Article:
The Money Guide: Retirement (part 2)
Why do costs matter in retirement savings?
We help you understand the costs you are paying
Every investment, including your retirement savings, has costs. Costs take away from your returns, creating a gap between the returns that investment markets deliver and what you earn on your investments.
Some costs are well disclosed and some not.
Costs that are disclosed may seem like small amounts – a low percentage such as 2% or 3%. But you should remember you don’t lose just the amount that the costs add up to, but also the growth on the amount you would have had for years into the future.
If you’re investing for a long time, as you do when investing for retirement, the effect of the costs compounds or multiplies over time, adding up to a significant amount.
Costs are forever, market returns are not, advocates of low-cost investments say.
This is because the amount you will pay in costs is mostly certain – a set percentage per month or a rand amount each month. Your investment returns, however, are not. While you can generally expect returns to grow your money, the exact returns you earn for the period for which you are invested are a lot less predictable than costs.
By paying attention to the costs you pay and trying to minimise them, you can have a more definite impact on your retirement savings – and ultimately your pension – than by chasing uncertain returns.
In a 2013 discussion document on costs in retirement funds, the National Treasury shows the effect of costs over a 40-year period. It says if you could reduce your costs from 2.5% of your savings to 0.5% annually, you would, all else being equal, retire with a benefit that is 60% greater.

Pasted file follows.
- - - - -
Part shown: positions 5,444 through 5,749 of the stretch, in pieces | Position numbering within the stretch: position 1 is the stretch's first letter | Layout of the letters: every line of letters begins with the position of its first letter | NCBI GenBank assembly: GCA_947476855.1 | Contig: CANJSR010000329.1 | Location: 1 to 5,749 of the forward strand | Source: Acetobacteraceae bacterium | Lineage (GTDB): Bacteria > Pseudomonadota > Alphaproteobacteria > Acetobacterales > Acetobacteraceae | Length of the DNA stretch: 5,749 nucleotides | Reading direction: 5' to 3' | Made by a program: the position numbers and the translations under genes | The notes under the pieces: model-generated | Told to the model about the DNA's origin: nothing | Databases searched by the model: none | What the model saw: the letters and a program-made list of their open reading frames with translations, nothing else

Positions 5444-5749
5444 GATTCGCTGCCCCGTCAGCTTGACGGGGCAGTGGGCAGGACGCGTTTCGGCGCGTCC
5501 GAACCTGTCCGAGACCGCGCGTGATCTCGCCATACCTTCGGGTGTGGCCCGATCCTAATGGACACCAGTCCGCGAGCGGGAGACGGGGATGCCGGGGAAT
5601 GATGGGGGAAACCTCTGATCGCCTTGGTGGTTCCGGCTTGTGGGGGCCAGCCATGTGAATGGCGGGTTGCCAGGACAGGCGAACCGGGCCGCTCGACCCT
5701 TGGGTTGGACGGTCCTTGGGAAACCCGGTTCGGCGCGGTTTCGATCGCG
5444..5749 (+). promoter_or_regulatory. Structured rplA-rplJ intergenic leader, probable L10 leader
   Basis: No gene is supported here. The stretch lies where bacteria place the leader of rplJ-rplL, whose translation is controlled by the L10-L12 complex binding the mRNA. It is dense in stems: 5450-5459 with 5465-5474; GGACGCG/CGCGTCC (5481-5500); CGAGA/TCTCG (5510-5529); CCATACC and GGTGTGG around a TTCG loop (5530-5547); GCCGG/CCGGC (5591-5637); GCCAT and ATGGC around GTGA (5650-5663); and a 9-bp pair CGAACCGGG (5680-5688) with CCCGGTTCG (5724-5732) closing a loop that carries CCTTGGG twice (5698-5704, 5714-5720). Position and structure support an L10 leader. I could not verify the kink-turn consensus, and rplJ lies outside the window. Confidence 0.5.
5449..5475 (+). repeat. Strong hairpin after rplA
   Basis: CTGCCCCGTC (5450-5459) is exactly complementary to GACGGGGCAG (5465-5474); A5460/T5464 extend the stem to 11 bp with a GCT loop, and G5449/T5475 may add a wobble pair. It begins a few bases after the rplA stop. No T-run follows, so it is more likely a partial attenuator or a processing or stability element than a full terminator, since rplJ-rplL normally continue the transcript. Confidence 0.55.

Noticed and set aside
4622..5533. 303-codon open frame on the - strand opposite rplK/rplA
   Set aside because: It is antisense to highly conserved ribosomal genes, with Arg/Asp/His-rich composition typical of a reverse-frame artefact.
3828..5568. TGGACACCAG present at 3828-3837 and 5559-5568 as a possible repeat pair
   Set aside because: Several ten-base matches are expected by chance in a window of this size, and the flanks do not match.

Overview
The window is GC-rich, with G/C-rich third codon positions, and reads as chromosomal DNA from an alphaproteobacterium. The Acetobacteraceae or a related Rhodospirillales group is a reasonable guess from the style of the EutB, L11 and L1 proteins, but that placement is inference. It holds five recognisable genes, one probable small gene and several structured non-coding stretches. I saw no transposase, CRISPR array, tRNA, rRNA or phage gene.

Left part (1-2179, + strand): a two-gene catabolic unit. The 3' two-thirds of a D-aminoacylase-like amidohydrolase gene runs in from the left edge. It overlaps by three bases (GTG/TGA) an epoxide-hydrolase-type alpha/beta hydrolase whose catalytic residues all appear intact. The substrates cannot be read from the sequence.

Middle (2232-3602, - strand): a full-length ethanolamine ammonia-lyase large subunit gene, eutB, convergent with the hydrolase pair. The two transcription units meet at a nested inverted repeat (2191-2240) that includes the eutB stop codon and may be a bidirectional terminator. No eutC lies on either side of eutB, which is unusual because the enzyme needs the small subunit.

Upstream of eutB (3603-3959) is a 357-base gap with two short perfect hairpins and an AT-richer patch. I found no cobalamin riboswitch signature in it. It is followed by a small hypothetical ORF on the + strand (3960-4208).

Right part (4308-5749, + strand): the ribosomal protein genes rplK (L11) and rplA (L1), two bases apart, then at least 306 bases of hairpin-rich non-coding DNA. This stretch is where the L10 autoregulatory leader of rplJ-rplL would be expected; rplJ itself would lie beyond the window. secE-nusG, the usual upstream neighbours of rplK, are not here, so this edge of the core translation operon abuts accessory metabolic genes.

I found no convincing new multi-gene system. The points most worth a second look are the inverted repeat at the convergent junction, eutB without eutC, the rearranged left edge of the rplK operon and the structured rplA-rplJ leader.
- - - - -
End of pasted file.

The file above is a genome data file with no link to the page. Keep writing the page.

According to 10X Investments, this probably understates the long-term fee impact because the National Treasury’s numbers are based on the real (after-inflation) return that investors can expect from their multi-asset or balanced portfolio with up to 75% in equities.
Understand the costs you are paying
The costs you may pay on your retirement savings include:
1. Administration fees
Your retirement fund will appoint an administrator to record contributions, investment returns and payments.
Administrators may charge a percentage of your contributions or a rand amount per member per month. A fixed rand amount is more beneficial for you if you contribute a high amount.
If your retirement fund offers a choice of underlying investments, it’s likely to do so through an investment platform or linked investment service provider. The investment platform will charge the administration fee.
2. Investment costs
Every retirement fund must invest your savings to make them grow. The investment or asset management costs are charged as a percentage of the amount you have invested – referred to as a percentage of your “assets under management”. If your fund offers you a choice of investments, each underlying unit trust fund or life assurance portfolio will have different asset management fees.
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Some funds or portfolios charge performance fees. These fees depend on the returns your investment earns – typically there is a base fee that you pay regardless of what returns you earn and a fee that applies to any returns above a certain level of return or hurdle rate. The fee may be unlimited or capped at a certain percentage of your investment.